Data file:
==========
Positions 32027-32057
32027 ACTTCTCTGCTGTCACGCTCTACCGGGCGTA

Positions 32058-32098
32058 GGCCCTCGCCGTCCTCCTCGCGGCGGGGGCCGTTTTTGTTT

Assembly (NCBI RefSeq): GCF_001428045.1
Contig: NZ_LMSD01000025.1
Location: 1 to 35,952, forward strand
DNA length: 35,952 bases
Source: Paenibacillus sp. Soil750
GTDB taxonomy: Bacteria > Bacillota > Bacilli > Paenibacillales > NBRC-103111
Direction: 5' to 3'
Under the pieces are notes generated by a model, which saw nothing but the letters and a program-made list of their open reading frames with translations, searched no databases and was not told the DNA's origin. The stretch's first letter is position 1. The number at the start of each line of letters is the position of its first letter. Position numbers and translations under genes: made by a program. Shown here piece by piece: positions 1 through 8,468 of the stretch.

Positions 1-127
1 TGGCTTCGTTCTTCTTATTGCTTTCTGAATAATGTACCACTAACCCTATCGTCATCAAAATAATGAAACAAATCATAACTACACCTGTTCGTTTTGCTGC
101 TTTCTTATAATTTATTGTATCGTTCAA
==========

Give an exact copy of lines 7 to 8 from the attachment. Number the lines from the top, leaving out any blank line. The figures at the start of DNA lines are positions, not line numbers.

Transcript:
Location: 1 to 35,952, forward strand
DNA length: 35,952 bases